Virginia "Ginny" Hill Wood, 95, passed away March 8, 2013. She was born Oct. 24, 1917, to Edwin and Edythe Hill in Moro, Ore.
She grew up in rural Washington, spending time at the experimental farm where her father worked and at the family's cabin on Lake Chelan.
Ginny had an independent spirit and lived a life full of adventure. As she always said, "I was the right age, at the right time, in the right place." In 1938, she bicycled throughout Europe with two other women.
During World War II, she served as a Women Airforce Service Pilot (WASP), ferrying airplanes around the U.S.
Ginny arrived in Alaska on Jan. 1, 1947, after a month's long odyssey of flying a surplus military plane from Seattle. Her close friend, Celia Hunter, flew a second plane alongside her. When the temperature dropped to -60 degrees F and there were no return flights to Seattle, Ginny and Celia stayed in Alaska.
They worked for Chuck West in his early tour business and took tourists to Kotzebue for Wien Airlines. In 1948, Ginny and Celia spent a semester in Sweden as exchange students and bicycled around Europe for another year.
In 1950, Ginny married Morton "Woody" Wood who she had met on the Birch Hill ski slope soon after arriving in Fairbanks. In summer 1951, Woody's job as a park ranger took them to Katmai National Monument where, according to Ginny, they "explored the country for recreational opportunities."
In 1952, Ginny, Woody and Celia Hunter founded Camp Denali, one of Alaska's first eco-tourism lodges, located 90 miles out the Denali Park Road. For 25 years, Ginny spent every summer at Denali National Park, leading backcountry hiking trips and developing a deep connection to the place.
Ginny was one of the matriarchs of Alaska conservation. In 1960, she helped establish the Alaska Conservation Society, the state's first environmental organization, and spent the next forty-plus years advocating for protection of Alaska's wild places. Ginny's voice has been heard on all of Alaska's recent major environmental issues, including wolf bounty, Project Chariot, Rampart Dam, the trans-Alaska oil pipeline, Alaska National Interest Lands Conservation Act (ANILCA) and protecting the Arctic National Wildlife Refuge (ANWR) from oil development.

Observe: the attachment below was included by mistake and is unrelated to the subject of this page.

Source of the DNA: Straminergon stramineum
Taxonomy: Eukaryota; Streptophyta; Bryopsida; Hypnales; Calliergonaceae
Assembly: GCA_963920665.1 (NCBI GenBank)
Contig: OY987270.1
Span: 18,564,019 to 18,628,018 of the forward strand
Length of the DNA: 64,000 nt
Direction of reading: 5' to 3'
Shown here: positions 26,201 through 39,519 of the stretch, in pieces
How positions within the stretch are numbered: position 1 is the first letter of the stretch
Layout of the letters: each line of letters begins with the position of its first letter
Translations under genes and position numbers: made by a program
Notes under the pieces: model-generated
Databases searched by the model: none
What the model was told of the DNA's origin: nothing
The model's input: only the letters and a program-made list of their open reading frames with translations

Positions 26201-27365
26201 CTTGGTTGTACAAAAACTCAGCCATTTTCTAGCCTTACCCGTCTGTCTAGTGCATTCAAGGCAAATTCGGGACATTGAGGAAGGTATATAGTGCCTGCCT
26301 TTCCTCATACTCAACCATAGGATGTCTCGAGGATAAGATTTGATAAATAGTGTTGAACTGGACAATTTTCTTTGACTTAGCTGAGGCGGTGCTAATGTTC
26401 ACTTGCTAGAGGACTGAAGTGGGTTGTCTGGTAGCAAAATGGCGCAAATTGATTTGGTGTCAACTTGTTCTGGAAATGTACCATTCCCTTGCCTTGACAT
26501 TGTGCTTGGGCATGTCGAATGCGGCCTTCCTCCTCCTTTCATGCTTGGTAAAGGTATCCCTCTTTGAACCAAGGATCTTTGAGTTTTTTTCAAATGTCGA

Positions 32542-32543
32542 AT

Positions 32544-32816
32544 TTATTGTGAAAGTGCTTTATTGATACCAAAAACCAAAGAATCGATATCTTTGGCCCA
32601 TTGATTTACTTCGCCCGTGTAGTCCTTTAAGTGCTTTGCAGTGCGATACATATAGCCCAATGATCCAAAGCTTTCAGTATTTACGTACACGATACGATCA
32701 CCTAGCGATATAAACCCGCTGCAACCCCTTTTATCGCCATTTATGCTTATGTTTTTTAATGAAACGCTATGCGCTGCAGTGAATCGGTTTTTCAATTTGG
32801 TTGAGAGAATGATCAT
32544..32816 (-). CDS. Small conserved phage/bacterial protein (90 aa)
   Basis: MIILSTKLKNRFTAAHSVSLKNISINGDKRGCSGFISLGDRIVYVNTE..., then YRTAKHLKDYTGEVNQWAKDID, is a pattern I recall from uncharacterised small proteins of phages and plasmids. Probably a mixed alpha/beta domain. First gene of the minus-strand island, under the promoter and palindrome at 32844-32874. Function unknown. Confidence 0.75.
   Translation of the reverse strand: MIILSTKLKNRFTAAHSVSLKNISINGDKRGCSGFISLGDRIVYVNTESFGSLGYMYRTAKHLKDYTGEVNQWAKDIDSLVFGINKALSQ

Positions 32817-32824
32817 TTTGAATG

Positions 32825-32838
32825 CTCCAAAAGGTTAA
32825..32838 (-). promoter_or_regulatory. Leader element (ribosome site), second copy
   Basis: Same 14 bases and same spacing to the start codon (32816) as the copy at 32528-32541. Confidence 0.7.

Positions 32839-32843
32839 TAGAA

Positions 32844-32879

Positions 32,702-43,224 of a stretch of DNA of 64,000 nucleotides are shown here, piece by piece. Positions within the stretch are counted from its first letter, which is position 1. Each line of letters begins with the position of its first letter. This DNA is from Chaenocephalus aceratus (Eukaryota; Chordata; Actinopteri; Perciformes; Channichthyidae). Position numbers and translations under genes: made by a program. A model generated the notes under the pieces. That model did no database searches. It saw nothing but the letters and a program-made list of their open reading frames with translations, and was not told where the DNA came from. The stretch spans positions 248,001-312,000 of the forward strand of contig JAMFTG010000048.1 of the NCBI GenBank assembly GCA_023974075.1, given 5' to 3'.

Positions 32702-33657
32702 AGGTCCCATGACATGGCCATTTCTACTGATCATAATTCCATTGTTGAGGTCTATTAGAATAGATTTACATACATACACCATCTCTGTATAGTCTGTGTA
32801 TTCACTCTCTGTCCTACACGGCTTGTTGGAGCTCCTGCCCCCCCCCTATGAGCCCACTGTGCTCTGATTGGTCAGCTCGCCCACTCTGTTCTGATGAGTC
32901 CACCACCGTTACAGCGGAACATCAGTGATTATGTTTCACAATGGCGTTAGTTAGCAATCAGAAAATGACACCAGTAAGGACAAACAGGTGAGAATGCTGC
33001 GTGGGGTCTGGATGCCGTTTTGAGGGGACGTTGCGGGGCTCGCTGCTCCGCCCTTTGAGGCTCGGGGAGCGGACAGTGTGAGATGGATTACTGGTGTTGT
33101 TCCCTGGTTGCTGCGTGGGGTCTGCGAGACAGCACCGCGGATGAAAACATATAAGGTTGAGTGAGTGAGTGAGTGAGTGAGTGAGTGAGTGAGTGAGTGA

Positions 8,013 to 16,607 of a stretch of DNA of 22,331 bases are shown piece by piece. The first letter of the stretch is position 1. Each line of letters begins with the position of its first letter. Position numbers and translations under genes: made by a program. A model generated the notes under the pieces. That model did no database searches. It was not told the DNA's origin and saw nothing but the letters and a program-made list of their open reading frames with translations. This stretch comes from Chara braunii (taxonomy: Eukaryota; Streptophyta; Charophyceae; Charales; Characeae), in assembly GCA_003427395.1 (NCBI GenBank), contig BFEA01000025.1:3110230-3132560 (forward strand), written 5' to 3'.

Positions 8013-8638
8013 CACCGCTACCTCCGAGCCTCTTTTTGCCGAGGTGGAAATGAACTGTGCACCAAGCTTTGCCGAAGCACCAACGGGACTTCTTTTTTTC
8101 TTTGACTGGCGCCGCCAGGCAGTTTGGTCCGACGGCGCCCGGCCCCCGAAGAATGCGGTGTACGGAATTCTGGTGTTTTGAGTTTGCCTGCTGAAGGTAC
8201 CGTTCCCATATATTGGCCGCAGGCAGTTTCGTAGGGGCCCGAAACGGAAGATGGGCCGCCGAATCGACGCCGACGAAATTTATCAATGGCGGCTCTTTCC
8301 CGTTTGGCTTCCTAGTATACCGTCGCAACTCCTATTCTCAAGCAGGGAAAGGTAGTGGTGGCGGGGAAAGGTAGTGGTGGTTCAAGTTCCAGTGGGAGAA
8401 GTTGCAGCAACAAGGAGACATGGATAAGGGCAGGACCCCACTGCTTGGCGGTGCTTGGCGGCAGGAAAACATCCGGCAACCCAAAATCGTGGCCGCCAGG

Ginny wrote a column, "From the Woodpile," for the Northern Alaska Environmental Center's newsletter and received many accolades for her commitment to environmental work, including the Alaska Conservation Foundation's Celia Hunter Award and Lifetime Achievement Award, the Sierra Club's John Muir Award, the Northern Alaska Environmental Center's Florence Collins Award and the U.S. Fish and Wildlife Service's Citizens Award for Exceptional Service.
Ginny also was one of the state's first female wilderness guides, leading backpacking and rafting trips into the Brooks Range until she was 70 years old. She was a strong advocate for trail construction and preservation. She cut most of the ski trails in the Pearl Creek Nordic Park, and from 1996 to 2004, served on the statewide Trails and Recreational Access for Alaska Citizens' Advisory Board (TRAAK) and from 1980-2006, the Fairbanks North Star Borough's Trails Advisory Commission.
In 2010, Ginny received the Congressional Gold Medal for honorable service to this country as a WASP pilot. Sen. Lisa Murkowski personally delivered the award to Ginny at her home in Fairbanks.
Ginny also had a deep love for gardening, and spent hours every summer working the soil and digging weeds in her large, sunny garden.
Ginny is survived by her daughter, Romany Wood, and son-in-law, Carl Rosenberg, of San Cristobal, N.M. She also will be dearly missed by a large group of close friends who did trips with her, worked on environmental issues with her, and were inspired by her philosophy, tenacity and sense of humor.
In lieu of flowers, donations in her memory may be sent to the Northern Alaska Environmental Center, 830 College Road, Fairbanks, Alaska 99701. A celebration of life will be held at 1 p.m. Sunday, April 7, 2013, at UAF's Wood Center Ballroom.
Published in Daily News-Miner on Mar. 15, 2013